Software Estimation

You may be surprised that we are not able to give an estimation as well as we think, and you may be more surprised that not all of the software engineers are able to estimate (properly), most just guesstimate with rough intuition. Though it’s not completely wrong, we can actually learn how to estimate properly. If you are graduated from Computer Science major like me, you will remember that software estimation technique is one of the courses by itself.

First, let’s start on why software estimation is important in business or software development.

#importance of software estimation

  1. 💰 Decision Making
    Estimation which is considered a Development Effort will be taken as one of the proxy metrics for business decisions. A lot of reasons, but ultimately development effort means cost and time to market.
  2. 🤼‍♂️ Coordination
    Estimation is not being used only for decision-making, once done, the estimation needs to be taken as a reference by another department e.g. marketing, sales for their campaigns, program, or even sales strategy.
  3. 🌋 Risk Management
    Estimation of the dev effort, especially for bug fixes, important feature improvements, or even strategic project where it has to be done, is also used to manage the risk that may happen during development or during the deployment process.

Now that everyone aligns that estimation is indeed important, the team also needs to be aware of the common estimation pitfalls.

#common estimation pitfalls

  1. 📝 Misaligned Estimation Checklist
    If you and others within the same team have a different estimation for simple tasks like “deploy new DB schema”, this is a symptom of the misaligned checklist. Most likely steps that you plan to do for the simple task are different from the other person, which is worth discussing with the team. It’s a best practice to have the same alignment on how to do a certain things/task, e.g. use an opinionated template for RFC, or runbook for deployment.
  2. 🫨 Uncertainties Not Included
    If you are familiar with the term postmortem, you may already hear about premortem, if you don’t – I strongly suggest you practice this process with your team. During estimation, we need to account for the numbers of the uncertainties, when the uncertainties are revealed or things more clearer, the estimation can be re-estimated to get a more confident estimation.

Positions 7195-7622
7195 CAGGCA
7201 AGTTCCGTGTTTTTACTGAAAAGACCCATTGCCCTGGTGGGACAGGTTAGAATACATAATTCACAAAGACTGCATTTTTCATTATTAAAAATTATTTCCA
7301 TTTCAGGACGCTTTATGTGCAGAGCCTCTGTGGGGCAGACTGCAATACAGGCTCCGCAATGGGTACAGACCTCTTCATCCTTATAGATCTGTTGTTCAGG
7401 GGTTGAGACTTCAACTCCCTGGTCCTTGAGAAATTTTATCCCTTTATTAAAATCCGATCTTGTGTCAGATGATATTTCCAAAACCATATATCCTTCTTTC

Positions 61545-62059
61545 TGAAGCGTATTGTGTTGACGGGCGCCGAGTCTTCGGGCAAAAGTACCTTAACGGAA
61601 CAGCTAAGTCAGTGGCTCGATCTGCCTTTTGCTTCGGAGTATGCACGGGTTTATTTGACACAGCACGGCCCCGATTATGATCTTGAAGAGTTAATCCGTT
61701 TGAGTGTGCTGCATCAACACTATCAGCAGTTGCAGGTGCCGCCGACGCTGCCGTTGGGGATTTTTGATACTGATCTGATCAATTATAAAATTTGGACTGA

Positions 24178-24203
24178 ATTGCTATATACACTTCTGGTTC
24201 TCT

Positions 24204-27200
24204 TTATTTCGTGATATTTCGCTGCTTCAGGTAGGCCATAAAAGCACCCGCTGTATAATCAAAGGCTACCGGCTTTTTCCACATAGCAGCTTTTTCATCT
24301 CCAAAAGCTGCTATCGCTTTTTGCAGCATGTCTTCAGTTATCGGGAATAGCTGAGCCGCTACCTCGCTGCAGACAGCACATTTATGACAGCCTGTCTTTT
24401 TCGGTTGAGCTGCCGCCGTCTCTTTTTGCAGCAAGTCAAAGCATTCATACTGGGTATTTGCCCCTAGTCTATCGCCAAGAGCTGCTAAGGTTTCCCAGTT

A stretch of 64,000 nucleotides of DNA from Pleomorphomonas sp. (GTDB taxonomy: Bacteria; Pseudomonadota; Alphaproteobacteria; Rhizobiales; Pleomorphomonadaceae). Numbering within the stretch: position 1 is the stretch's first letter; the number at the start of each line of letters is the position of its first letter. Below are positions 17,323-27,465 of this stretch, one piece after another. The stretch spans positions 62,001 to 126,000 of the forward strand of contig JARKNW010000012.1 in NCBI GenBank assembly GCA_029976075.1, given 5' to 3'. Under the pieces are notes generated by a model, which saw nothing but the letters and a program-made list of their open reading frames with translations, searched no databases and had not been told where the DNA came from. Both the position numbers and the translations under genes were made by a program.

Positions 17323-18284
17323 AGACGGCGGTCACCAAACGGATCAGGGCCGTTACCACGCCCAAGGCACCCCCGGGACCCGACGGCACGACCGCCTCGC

See this reference on the cone of uncertainty to get a bigger picture of how uncertainty affects estimation/cost.
  3. 🎯 Estimates considered Deadline
    It’s a pitfall that commonly happens around us. Estimates need to stay true to the definition, once it considers precise numbers, it turns into the deadline. The deadline is ok, as long as justified and aligned by the team. Taking estimates as a deadline is totally not cool, as it wastes everyone’s effort to estimate things.


we are all aware of the importance of estimation, so it’s also important for us to ensure we are getting a confident estimation. Estimation itself can be classified into 3 types:

  1. Ballpark/Rough
    Typically this is done in the early phase of the project where there are a lot of uncertainties. Accuracy might really be off and considered inaccurate. The time to do this estimation should be very fast or not worth it at all.
  2. Budgetary
    Budgetary typically is done once the project has more things to share, e.g. solid product requirements and accuracy somewhat accurate. The team has more strong confidence to deliver within the estimation.
  3. Definitive
    This is the estimation that is being done where a lot of things are clear e.g. high fidelity design, RFC/ADR/Tech Doc has been reviewed. Estimation should be fairly accurate and can be used as an estimation of other departments’ planning.

Now, there are a lot of ways to do software estimation which I have mentioned here, but I also suggest reading a post from Jacob, he mentioned interesting part where it best for us to track our estimation accuracy and find a way to improve it over time.

Notify of
Inline Feedbacks
View all comments